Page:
BLACK SCOTER (Melanitta americana) – (See images below)
DESCRIPTION: The Black, or American Scoter is a diving sea duck with a knob on its bill.  The male is entirely black with part of the upper bill near the face a bright yellow. The female is dark brown with light brown cheeks and tiny specks of yellow on the upper part of the bill. The black scoter is a large sea bird (around 50 cm or 20 inches long).
NAME: The name ‘Scoter’ would be a variation of ‘coot’, a name used by hunters of this duck. The Latin name ‘Melanitta’ means ‘black duck’.
HABITAT: Tundra lakes in the summer, along the coasts with rocky bottoms in the winter.
DIET: Variety of crustaceans, fish, and vegetation.
NESTING: Shallow depression on the ground. Between three and eight light beige eggs are laid, incubated by the female. Ducklings are able to feed themselves from birth, but the mother broods them for the first three weeks.
DISTRIBUTION: The black scoter breeds in the Arctic regions of Alaska and eastern Siberia, and northern Quebec for the most part. When not breeding it can be found along the coasts of North America and Asia. Some vagrants have made it to Hawaii. (See note below for information on bird vagrancy.)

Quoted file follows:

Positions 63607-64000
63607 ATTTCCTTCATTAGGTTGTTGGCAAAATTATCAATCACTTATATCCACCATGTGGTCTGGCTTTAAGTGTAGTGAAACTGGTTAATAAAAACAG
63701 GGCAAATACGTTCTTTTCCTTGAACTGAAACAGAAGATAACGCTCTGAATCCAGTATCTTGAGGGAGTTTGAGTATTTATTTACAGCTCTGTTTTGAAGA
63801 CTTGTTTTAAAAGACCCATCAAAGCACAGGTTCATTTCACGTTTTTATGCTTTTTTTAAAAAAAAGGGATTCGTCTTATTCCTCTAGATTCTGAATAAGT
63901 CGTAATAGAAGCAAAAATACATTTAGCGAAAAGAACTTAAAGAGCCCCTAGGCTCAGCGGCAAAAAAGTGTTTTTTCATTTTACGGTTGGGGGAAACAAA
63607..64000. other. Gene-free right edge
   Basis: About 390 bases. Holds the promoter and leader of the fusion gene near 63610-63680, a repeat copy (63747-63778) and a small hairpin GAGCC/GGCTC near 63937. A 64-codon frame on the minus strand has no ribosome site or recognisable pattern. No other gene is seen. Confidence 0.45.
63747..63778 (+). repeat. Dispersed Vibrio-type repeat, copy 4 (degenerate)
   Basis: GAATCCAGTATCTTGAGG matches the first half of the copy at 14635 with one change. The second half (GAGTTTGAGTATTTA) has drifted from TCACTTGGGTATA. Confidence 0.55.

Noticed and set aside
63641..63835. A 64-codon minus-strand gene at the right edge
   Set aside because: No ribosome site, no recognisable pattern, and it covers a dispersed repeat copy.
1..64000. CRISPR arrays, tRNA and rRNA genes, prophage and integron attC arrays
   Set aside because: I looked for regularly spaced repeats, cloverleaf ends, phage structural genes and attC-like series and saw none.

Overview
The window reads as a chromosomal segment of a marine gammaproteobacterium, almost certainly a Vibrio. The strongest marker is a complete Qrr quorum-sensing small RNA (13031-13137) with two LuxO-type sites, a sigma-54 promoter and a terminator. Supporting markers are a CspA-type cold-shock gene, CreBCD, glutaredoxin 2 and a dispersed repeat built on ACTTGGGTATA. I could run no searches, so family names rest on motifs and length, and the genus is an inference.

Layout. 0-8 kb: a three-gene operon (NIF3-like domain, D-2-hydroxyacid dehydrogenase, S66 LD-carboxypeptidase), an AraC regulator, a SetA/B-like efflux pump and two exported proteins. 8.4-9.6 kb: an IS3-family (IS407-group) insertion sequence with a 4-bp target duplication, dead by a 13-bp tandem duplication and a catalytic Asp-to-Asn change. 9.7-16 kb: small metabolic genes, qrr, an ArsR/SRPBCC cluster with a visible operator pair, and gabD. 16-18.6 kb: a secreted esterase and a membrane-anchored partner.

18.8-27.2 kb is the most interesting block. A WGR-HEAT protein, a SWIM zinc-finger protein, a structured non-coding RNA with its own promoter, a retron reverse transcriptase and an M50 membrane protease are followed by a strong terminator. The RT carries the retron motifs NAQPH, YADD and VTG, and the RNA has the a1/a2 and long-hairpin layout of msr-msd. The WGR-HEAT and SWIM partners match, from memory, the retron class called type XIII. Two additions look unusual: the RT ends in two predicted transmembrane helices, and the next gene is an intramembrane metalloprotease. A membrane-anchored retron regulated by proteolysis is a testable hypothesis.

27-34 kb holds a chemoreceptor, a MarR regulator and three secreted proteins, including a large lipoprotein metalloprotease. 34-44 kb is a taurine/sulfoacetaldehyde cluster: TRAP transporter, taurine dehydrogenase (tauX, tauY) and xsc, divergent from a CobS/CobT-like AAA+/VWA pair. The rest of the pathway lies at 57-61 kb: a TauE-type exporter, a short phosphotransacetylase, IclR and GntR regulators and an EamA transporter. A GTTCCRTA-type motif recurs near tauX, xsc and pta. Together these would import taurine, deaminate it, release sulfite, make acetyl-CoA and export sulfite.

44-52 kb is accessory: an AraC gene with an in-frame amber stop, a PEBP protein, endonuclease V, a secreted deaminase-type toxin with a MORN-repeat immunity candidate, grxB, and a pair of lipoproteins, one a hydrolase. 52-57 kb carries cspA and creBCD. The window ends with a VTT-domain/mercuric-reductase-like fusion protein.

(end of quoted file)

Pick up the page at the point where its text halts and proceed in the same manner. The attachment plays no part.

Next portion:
ON PEI:The black scoter visits Prince Edward Island mainly during the winter (uncommon), fall and spring (fairly common).
CONSERVATION: This species is considered as ‘near threatened’ by the IUCN, due a decline in their population. Their habitat is vulnerable to oil spills and loss of food sources from oil pollution.
Vagrancy: In biology this means an animal going way outside its normal range. For birds, this can happen when there are storms and they get blown off course. On other times, the bird simply wanders in a different direction than usual. Here’s an article about vagrancy in birds.
SIMILAR SPECIES: Surf Scoter, White-winged Scoter, American Coot

Black scoters, North Cape, PEI Apr. 11, 2017 – © Marie Smith
Black scoters, North Cape, PEI
Apr. 11, 2017 – © Marie Smith
Black scoters, North Cape, PEI - Apr. 11, 2017 - © Marie Smith
Black scoters, © Marie Smith